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10 Remixes We Prefer To The Original

Remixes are every bit as important —  sometimes even more important — to the success of a song as the original version. The music industry has rightfully embraced the remixes as a driving force in promotion, celebrating the art of reevaluation, reinterpretation, and remix. 

Here we look at some of those moments when version 2.0 of a track comes out on top. Spanning rock, rave, and more, from as early as 1989 through to 2018, here are ten remixes we think are better than the original...

10. Bondax – Gold (Snakehips Bootleg)

The sun-kissed stylings of Bondax burst onto the scene in the summer of 2013, through a slurry of beach-ready beats and R&B-nodding electro jams. Snakehips were among the same Hype Machine-powered acts to emerge, and the collision with Gold was a well-timed meeting of minds.

9. Gorillaz – 19/2000 (Soulchild Remix)

19/2000 is one of Gorillaz’s best selling singles, notching in at number six on the UK charts at release. For its B-side remix, Soulchild’s dance-dictated sound was more prominent, injecting elements of acid house and jazz. As a result, it somehow calmed the trademark Gorillaz mania for a smoother electro-pop rework we love

8. Happy Mondays – Hallelujah (Paul Oakenfold & Andrew Weatherall Mix)

Two of the most important producers of the 90s, Oakenfold and Weatherall have remixed for the likes of Primal Scream, The Stone Roses, New Order and Massive Attack to name a few. Even with this roster, their rework of Happy Mondays' Hallelujah still remains among their finest moments, courtesy of countless media features through the years, 24 Hour Party People being the most iconic of which.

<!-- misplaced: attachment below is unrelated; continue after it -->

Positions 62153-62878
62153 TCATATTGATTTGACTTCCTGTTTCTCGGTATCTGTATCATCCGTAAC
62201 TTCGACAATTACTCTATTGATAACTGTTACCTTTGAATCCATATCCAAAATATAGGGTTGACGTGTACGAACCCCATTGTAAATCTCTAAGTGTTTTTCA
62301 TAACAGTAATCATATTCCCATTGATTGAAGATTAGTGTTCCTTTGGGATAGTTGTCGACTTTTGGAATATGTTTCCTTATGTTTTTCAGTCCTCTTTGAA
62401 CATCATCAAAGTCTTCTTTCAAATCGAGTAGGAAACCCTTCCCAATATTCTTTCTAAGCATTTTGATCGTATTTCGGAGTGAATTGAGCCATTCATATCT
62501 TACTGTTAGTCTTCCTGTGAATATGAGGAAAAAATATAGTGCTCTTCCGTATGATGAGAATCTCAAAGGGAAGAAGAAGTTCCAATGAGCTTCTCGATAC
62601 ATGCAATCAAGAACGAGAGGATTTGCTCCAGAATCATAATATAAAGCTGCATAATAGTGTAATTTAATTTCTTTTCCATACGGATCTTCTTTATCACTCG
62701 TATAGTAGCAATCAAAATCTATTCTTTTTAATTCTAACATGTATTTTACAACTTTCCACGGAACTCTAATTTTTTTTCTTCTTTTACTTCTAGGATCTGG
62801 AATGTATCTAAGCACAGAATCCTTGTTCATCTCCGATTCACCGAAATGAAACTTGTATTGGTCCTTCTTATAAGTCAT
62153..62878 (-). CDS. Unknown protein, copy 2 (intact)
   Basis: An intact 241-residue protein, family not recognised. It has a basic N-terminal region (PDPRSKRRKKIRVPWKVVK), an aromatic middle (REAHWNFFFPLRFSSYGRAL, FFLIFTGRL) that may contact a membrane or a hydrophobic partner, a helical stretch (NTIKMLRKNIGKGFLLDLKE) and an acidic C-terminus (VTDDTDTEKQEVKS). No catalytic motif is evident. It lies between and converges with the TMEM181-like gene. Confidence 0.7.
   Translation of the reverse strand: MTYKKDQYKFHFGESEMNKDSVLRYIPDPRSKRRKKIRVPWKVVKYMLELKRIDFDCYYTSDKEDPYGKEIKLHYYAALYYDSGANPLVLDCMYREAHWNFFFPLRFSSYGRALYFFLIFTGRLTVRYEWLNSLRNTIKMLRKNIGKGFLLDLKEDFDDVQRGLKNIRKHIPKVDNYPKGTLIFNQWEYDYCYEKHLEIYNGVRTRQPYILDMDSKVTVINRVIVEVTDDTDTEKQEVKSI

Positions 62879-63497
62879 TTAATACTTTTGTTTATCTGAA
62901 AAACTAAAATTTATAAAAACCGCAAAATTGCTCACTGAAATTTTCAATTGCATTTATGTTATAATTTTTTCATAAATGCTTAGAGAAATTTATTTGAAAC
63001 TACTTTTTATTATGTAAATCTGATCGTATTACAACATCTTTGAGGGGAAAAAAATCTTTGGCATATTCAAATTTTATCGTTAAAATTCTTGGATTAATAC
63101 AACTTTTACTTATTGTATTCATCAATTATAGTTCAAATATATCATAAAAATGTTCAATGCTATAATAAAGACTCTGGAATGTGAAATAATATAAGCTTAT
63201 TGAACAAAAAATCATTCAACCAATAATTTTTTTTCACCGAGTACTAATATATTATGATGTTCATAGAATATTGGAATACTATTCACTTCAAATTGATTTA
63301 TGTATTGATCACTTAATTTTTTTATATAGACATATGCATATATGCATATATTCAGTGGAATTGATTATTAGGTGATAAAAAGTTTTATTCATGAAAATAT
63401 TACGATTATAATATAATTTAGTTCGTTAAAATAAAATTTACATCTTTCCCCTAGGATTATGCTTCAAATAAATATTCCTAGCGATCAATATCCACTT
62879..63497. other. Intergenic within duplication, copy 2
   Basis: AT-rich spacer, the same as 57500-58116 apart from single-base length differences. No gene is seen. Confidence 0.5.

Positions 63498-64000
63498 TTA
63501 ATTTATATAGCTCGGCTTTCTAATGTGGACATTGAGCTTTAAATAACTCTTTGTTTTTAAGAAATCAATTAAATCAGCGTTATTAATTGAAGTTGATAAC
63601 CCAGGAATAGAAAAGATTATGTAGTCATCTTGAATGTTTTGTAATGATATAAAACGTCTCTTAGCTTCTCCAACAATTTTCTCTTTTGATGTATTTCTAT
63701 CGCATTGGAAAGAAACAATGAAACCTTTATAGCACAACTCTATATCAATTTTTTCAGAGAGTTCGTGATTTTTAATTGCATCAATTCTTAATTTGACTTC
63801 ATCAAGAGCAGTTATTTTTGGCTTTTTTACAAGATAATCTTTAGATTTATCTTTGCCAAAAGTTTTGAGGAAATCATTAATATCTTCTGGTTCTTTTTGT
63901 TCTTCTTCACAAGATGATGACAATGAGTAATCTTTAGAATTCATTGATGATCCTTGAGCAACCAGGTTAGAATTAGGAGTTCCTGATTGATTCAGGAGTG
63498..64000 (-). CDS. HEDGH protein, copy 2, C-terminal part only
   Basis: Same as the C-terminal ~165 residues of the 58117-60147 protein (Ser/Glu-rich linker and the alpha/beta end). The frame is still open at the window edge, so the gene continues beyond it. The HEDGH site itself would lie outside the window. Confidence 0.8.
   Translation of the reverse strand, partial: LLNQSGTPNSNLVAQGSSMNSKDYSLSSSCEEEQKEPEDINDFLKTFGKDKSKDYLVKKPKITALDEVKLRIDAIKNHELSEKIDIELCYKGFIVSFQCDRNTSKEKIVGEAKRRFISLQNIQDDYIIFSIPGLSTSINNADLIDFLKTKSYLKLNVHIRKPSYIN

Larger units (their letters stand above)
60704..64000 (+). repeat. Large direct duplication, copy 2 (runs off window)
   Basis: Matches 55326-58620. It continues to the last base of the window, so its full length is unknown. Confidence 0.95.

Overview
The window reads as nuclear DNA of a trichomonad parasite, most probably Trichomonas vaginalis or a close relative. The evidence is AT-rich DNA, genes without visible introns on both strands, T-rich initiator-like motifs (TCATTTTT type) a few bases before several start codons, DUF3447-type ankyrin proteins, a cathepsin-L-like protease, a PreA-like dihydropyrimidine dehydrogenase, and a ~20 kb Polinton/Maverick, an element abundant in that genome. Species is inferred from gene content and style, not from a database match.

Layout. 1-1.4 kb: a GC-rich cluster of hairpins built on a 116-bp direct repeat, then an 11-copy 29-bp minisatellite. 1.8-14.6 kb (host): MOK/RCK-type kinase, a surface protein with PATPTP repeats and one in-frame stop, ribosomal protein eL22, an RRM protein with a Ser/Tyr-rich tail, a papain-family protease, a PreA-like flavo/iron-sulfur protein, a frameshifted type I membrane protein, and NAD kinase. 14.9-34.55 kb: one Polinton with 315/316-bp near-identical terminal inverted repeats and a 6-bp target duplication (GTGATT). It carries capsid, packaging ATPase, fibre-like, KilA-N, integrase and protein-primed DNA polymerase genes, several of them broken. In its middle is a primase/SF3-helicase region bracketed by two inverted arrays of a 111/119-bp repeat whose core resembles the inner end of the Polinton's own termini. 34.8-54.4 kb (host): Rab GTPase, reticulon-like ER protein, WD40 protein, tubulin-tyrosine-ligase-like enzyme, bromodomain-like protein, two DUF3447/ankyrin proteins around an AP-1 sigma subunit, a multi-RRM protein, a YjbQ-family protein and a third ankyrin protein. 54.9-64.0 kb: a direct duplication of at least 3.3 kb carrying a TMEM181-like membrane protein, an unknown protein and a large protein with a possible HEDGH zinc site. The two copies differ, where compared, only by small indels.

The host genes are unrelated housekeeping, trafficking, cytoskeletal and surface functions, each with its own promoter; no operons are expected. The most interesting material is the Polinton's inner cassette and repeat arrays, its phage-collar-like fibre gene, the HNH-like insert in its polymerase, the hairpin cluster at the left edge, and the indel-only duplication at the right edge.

7. The Chemical Brothers – Life is Sweet (Daft Punk Remix)

Elliot’s pick: “A lot of people don’t even know this remix exists as it was one of both groups’ first releases. Imagine if this came out now...”

Perhaps the most underrated and slept-upon remix on this list, with two acts of such magnitude and influence coming together for a 1995 remix. Little was known about the iconic French duo back then however, with their Chems remix rumoured to be only their third ever recorded release.

6. Metrik - We Got It (S.P.Y Remix)

With two years to marinate and thanks to the ever-rising popularity of S.P.Y, this remix of Metrik’s We Got It was an undoubted rave favourite in 2019. It combines powerful vocals, a cinematic foundation, and a ground-shaking drop that far exceeds the original’s.

5. Disclosure - You & Me (Flume Remix)

Vela’s pick: “I loved this in highschool and I listened to it so much that I can imitate quite literally every beat and drop.”

You & Me, the ultimate pop-electro crossover hit from Disclosure, took on a completely new form courtesy of wonky producer Flume. The entire composition is shuffled and reevaluated, resulting in a mesmerising repurpose that flirts with elements of trap, brass and vapourwave.

4. The Prodigy - Voodoo People (Pendulum Mix)

Often toying with the idea of drum and bass and jungle, an all-out dnb remix seemed long-overdue for The Prodigy. Fellow rave pioneers Pendulum were on hand for a remix of Voodoo People, and it continues to be held as a drum and bass institution.

3. Eric Prydz - Opus (Four Tet Remix)

Rianna’s pick: ”Let’s be honest, the Four Tet remix of anything is going to be better than the original. Euphoric and electronic, the best combination!”

Four Tet is an artist who could comfortably have a list ranking his own remixes, with Radiohead, The xx and Rihanna among a handful of worthy recipients. But, as anybody out raving, dancing or festival-ing throughout 2015 can attest, this was the soundtrack to your summer.

2. Everything But The Girl - Missing (Todd Terry Club Remix)

Georgia’s pick: “Bondax Gold was literally the sound of my freshers and Skream’s In For The Kill remix is legendary. But Missing is just "chef’s kiss" - the ultimate 90s balearic Ibiza club banger.”

Everything But The Girl have never been strangers to remixes and collaborations, and perhaps their biggest moment came courtesy of Todd Terry, who created something of a legendary Ibiza anthem with his flip of Missing. The track proved how Thorn’s ice-cool vocals were born to be in Ibiza, with the tropical beat proving to be an even better match than the original. 

1. La Roux - In For The Kill (Skream's Let's Get Ravey Remix)

When dubstep was all the rage, and La Roux was dominating the airwaves with her slurry of synth-pop singles, Skream stepped in to collide the two worlds. Dark and dirty with a dash of dread, the heavy basslines suckerpunched us all after a seemingly never-ending echo of an intro. 


Joe Stevens


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